Games shouldn't bury their secrets where few will find them, says the Mario creator.
Making a fun game is like penning a good mystery, says Nintendo's Shigeru Miyamoto, because - as with detective stories - getting the flow of information just right is crucial to keeping players engaged.
Developers had to give players enough information to keep them moving forward, Miyamoto said, without overloading them with too much all at once. He thought that games could hide their secrets too well, which could leave players bewildered or frustrated.
Miyamoto thought that with the right level of difficulty, players would want to play a game over and over, each time learning more about it. He said that he always tried to keep that gradual improvement in a player's skill in mind when he made games. He encouraged the younger developers at Nintendo to consider it as well, and used tricks like getting them to swap their left and right hands on the controller to show what it was like for players who didn't have years of experience under their belts.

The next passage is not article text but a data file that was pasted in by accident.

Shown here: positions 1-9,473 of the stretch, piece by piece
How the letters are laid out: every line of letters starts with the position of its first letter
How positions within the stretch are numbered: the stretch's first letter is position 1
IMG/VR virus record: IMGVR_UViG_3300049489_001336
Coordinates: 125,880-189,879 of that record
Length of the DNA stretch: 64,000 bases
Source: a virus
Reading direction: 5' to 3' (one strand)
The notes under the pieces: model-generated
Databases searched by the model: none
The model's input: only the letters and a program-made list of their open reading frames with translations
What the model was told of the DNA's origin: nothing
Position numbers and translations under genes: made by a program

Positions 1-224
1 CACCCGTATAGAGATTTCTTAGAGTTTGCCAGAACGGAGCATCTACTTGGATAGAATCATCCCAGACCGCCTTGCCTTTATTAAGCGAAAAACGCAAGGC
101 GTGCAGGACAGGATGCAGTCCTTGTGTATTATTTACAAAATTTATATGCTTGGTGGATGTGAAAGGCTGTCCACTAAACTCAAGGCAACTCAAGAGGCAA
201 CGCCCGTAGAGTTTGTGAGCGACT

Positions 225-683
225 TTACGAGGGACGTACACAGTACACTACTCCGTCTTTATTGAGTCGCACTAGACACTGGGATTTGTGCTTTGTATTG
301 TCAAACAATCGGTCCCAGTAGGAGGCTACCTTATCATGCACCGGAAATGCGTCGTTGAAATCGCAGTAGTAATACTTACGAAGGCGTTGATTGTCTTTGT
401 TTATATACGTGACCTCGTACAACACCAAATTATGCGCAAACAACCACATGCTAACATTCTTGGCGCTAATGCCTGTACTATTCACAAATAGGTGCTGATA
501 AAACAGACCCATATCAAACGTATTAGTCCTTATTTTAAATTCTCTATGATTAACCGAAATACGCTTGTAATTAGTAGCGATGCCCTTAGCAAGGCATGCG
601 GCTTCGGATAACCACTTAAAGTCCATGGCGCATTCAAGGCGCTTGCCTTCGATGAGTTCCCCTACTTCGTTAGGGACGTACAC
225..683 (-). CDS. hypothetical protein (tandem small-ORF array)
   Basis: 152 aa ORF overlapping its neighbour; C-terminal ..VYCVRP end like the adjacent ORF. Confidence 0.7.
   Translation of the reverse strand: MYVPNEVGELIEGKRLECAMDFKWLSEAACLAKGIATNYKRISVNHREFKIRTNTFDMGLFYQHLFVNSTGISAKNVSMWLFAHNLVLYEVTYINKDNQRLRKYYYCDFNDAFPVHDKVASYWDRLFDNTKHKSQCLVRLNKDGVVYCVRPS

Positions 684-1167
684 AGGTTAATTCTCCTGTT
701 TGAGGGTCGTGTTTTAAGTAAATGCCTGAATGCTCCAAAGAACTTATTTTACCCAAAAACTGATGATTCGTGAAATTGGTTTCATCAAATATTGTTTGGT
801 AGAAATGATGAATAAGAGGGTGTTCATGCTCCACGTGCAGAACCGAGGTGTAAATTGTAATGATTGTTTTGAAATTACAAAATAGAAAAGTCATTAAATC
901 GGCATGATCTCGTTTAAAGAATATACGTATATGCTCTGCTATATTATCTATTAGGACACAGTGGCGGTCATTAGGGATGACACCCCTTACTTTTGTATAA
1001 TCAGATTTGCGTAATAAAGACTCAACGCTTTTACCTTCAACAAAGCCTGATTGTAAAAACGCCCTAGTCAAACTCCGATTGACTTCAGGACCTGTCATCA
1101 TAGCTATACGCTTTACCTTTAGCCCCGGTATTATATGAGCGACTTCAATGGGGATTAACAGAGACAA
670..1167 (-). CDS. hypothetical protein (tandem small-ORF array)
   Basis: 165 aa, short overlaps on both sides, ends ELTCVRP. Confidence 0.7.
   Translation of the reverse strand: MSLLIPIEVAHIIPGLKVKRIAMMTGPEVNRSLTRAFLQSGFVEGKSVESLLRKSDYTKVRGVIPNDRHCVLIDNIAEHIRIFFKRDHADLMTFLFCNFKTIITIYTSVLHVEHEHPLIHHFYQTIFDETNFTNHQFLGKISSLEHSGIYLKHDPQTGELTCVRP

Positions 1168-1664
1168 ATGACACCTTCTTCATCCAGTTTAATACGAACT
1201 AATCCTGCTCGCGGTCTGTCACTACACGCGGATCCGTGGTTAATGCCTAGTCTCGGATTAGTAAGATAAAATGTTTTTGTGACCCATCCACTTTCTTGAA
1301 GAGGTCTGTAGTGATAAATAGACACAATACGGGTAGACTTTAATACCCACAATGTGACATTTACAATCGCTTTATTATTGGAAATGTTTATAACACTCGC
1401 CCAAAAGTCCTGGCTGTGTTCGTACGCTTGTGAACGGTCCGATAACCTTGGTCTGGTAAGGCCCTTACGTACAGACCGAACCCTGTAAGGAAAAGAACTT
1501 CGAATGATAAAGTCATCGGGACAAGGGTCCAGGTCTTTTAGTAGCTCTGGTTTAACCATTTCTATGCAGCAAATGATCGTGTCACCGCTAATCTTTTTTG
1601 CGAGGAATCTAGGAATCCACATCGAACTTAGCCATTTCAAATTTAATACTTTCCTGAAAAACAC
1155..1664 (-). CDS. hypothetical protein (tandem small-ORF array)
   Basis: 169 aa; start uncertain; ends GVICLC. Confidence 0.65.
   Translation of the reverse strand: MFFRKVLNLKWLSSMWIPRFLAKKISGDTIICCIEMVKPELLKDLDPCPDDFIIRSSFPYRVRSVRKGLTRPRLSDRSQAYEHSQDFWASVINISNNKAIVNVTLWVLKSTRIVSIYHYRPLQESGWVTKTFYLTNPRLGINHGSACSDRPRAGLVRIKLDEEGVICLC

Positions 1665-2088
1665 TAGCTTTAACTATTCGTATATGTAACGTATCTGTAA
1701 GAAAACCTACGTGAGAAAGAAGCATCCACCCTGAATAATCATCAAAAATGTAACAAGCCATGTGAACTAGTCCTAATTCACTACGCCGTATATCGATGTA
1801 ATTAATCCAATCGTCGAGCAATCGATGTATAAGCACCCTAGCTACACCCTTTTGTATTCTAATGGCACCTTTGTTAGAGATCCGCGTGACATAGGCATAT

The Wii is much more casual-friendly than Nintendo's previous consoles, so making games accessible to novices is more important now than it ever has been. Miyamoto's techniques are applicable to any game however, as even the most difficult of hardcore titles needs to communicate relevant information to players effectively.
Source: The New Yorker